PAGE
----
While Facebook has focused on global domination, and connecting as many people as possible through its family of apps, Snapchat has always maintained its focus on close relationships, which has long been its differentiating factor – its ‘anti-Facebook’ approach, as many have called it.
Snapchat was never designed for public broadcast, for sharing every moment with everyone. Instead, Snap was made to help people stay in touch with their closest connections, in a more intimate, and less permanent, way. That, in many ways, likely limits Snapchat’s broader growth capacity, but as overall social media trends have shifted away from public sharing, with private groups and messaging now on the rise, Snap has also benefited in many ways from being ahead of the trend.
And now, Snap is using that ethos as the key focus for its first global, paid media campaign, which will see Snap billboards and ads placed in across cinema, broadcast, print and digital platforms.
As you can see, Snap’s ‘Real Friends’ promotion will highlight the stories of Snap users who have been able to connect through the app, building their relationship through closer connection, as opposed to some of the negative aspects connected to public sharing.
As explained by Snap:
“The “Real friends” campaign is designed to elevate the power of friendship, and celebrate Snapchat as the best platform for communication and self-expression with your real friends through the voice of Snapchatters and luminaries.”
The campaign will highlight the individual stories of friends, which Snap selected from 12 different countries. People will be able to view each individual story in short videos posted to Snap’s YouTube channel.
In addition, Snap will also use quotes on friendship “from 15 luminaries and famous figures”, which will be showcased on billboards as part of the campaign.
The push will look to further promote Snap’s capacity to help keep users connected to those friendships that truly matter.
“When we launched Snapchat more than seven years ago, it wasn’t about capturing the traditional Kodak moment, or trying to look pretty or perfect. We wanted to create a way for our friends to express themselves and share however they felt in the moment.”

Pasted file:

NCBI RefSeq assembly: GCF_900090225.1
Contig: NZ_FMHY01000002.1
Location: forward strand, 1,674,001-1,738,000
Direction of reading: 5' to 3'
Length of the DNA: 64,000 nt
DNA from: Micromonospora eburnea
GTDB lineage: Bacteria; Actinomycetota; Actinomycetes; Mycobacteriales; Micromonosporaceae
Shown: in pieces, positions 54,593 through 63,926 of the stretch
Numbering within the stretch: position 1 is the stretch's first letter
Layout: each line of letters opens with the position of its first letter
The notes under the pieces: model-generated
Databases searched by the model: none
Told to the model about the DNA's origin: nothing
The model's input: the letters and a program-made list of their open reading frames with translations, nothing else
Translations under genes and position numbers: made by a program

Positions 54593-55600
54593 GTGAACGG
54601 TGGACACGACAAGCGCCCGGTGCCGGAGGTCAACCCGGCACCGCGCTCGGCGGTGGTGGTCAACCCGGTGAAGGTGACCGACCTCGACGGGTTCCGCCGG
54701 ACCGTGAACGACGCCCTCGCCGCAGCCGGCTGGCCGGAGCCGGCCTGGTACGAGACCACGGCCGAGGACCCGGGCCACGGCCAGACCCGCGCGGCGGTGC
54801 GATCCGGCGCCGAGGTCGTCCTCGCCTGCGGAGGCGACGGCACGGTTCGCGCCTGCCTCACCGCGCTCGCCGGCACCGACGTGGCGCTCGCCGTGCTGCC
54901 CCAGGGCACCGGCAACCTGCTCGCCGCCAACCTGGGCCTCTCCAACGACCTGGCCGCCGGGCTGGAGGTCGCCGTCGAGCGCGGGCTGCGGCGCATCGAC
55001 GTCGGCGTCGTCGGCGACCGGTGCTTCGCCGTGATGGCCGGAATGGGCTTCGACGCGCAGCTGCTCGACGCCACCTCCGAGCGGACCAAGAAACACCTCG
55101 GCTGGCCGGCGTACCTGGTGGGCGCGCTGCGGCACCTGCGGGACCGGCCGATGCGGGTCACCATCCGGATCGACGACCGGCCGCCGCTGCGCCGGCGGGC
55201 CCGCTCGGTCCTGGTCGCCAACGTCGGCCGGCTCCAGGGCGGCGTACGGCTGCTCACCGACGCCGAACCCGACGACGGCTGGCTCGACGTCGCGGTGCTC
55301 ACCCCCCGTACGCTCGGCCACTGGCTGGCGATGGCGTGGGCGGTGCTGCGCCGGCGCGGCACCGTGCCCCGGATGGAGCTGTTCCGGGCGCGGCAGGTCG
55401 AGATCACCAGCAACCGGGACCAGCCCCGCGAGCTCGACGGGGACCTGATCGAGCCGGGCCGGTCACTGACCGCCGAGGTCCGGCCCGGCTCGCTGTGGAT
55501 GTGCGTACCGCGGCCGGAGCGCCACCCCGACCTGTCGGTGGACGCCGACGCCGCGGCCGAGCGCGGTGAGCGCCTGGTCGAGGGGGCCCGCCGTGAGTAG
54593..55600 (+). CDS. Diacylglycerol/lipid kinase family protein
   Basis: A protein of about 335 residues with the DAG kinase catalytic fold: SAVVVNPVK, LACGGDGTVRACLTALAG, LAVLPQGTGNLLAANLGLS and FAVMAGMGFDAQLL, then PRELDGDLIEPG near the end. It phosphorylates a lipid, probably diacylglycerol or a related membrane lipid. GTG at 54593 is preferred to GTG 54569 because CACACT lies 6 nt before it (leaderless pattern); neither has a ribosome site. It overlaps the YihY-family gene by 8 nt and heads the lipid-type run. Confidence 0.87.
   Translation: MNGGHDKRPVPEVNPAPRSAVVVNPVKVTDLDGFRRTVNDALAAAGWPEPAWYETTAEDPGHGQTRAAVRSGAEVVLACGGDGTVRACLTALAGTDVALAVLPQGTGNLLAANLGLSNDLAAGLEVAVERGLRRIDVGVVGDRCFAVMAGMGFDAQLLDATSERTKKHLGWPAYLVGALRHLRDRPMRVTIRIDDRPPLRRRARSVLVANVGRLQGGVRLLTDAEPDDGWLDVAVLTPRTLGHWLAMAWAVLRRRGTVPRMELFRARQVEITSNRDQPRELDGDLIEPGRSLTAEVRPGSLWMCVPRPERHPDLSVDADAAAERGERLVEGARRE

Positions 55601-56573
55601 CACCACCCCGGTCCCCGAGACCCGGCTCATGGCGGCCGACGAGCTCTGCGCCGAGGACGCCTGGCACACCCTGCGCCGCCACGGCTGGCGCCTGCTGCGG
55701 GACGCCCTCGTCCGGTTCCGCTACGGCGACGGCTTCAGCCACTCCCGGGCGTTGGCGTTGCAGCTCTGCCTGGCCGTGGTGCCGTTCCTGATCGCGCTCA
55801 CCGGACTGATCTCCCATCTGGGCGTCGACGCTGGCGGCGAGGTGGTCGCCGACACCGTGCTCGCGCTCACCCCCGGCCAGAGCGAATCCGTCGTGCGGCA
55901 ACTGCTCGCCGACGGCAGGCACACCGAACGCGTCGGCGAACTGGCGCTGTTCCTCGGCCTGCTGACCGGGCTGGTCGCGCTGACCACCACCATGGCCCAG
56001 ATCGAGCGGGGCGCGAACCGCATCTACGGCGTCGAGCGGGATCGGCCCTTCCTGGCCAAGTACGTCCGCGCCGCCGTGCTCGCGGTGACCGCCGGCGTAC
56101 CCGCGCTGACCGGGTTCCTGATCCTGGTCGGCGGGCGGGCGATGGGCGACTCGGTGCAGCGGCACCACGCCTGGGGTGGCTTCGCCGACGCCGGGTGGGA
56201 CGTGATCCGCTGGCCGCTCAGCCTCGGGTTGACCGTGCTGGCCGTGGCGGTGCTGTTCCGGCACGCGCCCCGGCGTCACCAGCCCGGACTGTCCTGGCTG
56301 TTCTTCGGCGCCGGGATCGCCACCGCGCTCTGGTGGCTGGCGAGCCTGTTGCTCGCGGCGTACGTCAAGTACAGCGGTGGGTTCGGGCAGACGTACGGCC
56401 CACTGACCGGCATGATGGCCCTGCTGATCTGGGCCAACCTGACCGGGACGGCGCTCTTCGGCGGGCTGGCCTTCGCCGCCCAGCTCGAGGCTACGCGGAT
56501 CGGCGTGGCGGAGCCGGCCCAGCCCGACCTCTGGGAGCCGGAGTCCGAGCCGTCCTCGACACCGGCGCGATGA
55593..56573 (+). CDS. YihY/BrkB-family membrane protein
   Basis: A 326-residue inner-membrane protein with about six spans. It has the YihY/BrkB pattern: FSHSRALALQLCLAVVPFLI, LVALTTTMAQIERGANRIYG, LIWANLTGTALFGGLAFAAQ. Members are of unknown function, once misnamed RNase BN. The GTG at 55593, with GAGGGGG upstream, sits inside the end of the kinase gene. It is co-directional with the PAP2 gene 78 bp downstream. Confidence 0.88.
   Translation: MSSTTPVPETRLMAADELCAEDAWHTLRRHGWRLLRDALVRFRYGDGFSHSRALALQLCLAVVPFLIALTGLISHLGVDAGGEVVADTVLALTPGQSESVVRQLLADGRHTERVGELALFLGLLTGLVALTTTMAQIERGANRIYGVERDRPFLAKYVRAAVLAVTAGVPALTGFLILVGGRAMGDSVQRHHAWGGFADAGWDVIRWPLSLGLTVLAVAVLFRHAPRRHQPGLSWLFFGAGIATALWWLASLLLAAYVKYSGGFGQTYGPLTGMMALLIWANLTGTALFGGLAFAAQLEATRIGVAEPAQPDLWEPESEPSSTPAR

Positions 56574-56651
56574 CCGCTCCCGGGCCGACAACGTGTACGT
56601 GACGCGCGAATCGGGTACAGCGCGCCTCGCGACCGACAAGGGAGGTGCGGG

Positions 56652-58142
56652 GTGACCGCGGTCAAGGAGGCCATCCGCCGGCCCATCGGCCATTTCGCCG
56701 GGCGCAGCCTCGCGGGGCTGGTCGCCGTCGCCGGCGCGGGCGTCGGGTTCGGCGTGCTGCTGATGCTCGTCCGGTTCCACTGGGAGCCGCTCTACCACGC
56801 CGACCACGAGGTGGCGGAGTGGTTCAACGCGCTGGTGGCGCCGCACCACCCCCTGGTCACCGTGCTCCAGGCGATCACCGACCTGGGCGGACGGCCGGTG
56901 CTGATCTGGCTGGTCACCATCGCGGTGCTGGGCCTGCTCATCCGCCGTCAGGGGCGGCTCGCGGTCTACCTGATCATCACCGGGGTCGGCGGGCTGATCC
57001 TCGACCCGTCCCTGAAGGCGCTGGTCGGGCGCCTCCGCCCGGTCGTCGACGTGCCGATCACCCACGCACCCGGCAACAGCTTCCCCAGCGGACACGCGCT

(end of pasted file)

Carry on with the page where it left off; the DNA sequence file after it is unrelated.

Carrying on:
Note the jab at Instagram here. And while Instagram has continued to expand – in no small part thanks to re-purposing one of Snapchat’s core features – Snap’s defined focus on friendships, and connecting people around smaller, more meaningful moments, has helped it build an engaged, dedicated audience, which could see a significant increase with this new push.
Indeed, amid privacy scandals on Facebook, Snap may have picked the right time to highlight why its app is different. Snapchat added 13 million more daily users in the most recent quarter, with many of them believed to have come across due to the popularity of Snap’s baby and gender-swap Lenses. If Snapchat can hold onto those gains, and add to them by showing why people might want to use the app, that could help build it usage, and gather up those people who are growing increasingly concerned about Facebook’s privacy approach, and the misuse of the platform by political activist groups.
Of course, Snapchat could theoretically be misused too, but the way that Snap is structured makes dedicated political ad targeting more complicated, while, again, the focus on more intimate communication, as opposed to public broadcasting, limits some of the potential negatives.
It’ll be interesting to see what the results of the campaign are, and whether it helps broaden Snap’s horizons, especially in regions outside of North America, where Snap truly needs to grow.